Parts of a kitesurfing bar

Over the years kitesurfing equipment has changed a lot. Bars have become much safer to use due to the addition of safety systems. If you’re buying a second hand bar, always make sure it has a depower system and a quick release.

 

Chicken loop

The chicken loop is the connection between you and the kite. This loop is attached to the hook of your harness. All power is transmitted to your back rather than your arms. To kitesurf you don’t need to have a lot of power in your arm, contrary to what many people think.

 

Donkey dick

Without the donkey dick, the chicken loop could come out of the hook when your lines lose tension. The donkey dick is place between the loop and your hook and prevents the chicken loop from coming off.

 

Quick release

This is an essential part of your safety system! NEVER buy a bar without a quick release! The quick release is always above the chicken loop and is usually red. Almost every quick release on the market has a push away mechanism. However, there are exceptions so make sure you know how your works before you go kitesurfing. To activate the release, always let go of the bar first. When you activate the quick release, you leash will pull on one line, which flags out the kite.

 

Back line adjuster

Most modern bars have a trimming option for the back lines. You can use this option if you feel your kite has a deviation.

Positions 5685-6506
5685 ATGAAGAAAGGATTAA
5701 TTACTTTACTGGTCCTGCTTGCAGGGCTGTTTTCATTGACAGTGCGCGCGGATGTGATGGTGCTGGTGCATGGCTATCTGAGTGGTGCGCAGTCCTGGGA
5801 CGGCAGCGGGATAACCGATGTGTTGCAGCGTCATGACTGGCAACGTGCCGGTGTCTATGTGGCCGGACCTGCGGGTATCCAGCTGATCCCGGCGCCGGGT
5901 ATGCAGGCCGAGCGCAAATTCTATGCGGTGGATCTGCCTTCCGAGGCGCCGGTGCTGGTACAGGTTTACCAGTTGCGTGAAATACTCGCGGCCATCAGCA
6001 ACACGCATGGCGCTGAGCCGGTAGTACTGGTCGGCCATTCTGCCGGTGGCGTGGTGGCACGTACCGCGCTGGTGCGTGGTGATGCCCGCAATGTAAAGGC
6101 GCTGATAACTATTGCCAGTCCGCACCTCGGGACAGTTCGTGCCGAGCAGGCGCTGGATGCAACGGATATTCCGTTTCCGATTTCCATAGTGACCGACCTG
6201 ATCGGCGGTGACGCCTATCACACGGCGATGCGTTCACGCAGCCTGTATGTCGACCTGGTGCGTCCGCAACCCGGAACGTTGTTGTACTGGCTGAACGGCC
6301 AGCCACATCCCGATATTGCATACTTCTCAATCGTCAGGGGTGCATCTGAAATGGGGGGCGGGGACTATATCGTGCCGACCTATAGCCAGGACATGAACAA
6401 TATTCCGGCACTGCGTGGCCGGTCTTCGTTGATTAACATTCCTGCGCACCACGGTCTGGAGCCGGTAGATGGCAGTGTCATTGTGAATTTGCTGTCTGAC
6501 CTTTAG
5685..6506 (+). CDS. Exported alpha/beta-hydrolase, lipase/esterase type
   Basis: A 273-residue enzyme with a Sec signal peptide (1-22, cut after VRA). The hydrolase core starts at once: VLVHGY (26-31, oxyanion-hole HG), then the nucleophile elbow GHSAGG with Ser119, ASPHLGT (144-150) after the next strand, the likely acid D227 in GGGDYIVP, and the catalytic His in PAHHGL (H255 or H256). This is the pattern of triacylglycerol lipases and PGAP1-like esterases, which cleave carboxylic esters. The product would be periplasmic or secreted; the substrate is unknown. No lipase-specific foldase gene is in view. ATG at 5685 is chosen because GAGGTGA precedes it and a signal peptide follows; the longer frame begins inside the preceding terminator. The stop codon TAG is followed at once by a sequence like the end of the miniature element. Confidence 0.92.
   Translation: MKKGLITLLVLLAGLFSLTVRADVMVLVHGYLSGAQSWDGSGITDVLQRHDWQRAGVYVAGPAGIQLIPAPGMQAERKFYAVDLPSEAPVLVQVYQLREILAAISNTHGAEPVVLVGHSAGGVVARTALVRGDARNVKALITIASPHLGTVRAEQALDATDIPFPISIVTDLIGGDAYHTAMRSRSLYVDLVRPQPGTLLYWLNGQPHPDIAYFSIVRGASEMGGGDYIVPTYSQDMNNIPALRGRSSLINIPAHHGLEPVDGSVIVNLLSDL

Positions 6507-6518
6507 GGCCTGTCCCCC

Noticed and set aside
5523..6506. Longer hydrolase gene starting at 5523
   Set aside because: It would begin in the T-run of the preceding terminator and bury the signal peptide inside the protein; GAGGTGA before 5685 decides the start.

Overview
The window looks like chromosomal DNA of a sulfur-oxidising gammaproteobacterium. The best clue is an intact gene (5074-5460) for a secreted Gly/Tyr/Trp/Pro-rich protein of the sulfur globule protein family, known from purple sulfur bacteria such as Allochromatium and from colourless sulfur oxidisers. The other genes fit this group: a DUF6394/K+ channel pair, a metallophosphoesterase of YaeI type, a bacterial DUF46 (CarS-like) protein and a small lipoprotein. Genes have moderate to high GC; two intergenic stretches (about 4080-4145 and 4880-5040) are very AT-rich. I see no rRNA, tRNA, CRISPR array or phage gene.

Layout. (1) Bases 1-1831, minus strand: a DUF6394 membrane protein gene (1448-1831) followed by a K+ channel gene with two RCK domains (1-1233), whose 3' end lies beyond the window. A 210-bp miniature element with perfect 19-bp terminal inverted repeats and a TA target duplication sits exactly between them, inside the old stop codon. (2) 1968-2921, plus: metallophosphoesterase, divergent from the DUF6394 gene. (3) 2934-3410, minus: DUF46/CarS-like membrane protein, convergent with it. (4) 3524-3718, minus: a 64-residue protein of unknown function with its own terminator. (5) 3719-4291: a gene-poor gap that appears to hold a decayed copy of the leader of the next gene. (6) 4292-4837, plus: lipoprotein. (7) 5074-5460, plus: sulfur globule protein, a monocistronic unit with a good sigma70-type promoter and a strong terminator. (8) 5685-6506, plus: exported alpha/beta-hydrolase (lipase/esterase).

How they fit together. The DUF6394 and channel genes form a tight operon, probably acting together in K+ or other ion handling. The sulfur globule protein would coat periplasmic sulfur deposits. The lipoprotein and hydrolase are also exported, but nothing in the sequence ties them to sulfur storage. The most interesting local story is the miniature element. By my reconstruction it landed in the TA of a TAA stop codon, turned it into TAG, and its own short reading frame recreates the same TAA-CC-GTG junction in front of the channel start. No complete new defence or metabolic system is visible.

Standard/ suicide mode

Every modern bar has a depower line with a ring the leash can be attached to. There are 2 ways to attach the leash: standard and suicide mode. Unless you are advanced and do unhooked tricks, always use standard mode. This way in case you activate the quick release, the kite will flag out and all power will be gone. Suicide mode is made for unhooked moves. In this case you open the chicken loop and put it through the ring. This way your kite doesn’t flag out if you crash and let go of the bar. As a beginner NEVER use this mode as it is not safe.

 

Depower strap

The depower strap allows you to adjust the angle of the kite and give you less power. There are bars with below the bar and above the bar depower systems. Usually when you see a piece of cord hanging it means the kite is depowered.

 

Swivel

After making a rotation your lines can be twisted. Some swivels turn back automatically but some have to be turned back by hand.

 

Safety leash

This essential part of your safety equipment usually comes with any new bar. Make sure to put your bar on standard safety mode and always connect your leash.

 

Bar width

There are different bar widths on the market. In general, a smaller kite flies better on a smaller bar. A bigger kite needs much more input to move so the added leverage of a wider bar might come in handy. Modern bars usually have the option of adjusting the width of your bar up to 10 centimetres.

 

4, 5 or 6 lines

Most kites are flown on four line bars There are however high performance free ride kite that use 5 lines. Some freestyle specific kites even use 6 lines.

 

Line length

The length of your lines has big influence on your kite. Bigger kites are used in lighter wind and having longer lines increases the size of the wind window and you can make a bigger power stroke. Smaller kites may require shorter lines, as they are much faster.

The shorter the line, the more direct the kite reacts and the less power you have. The longer your lines the slower the kite react and the more power it has.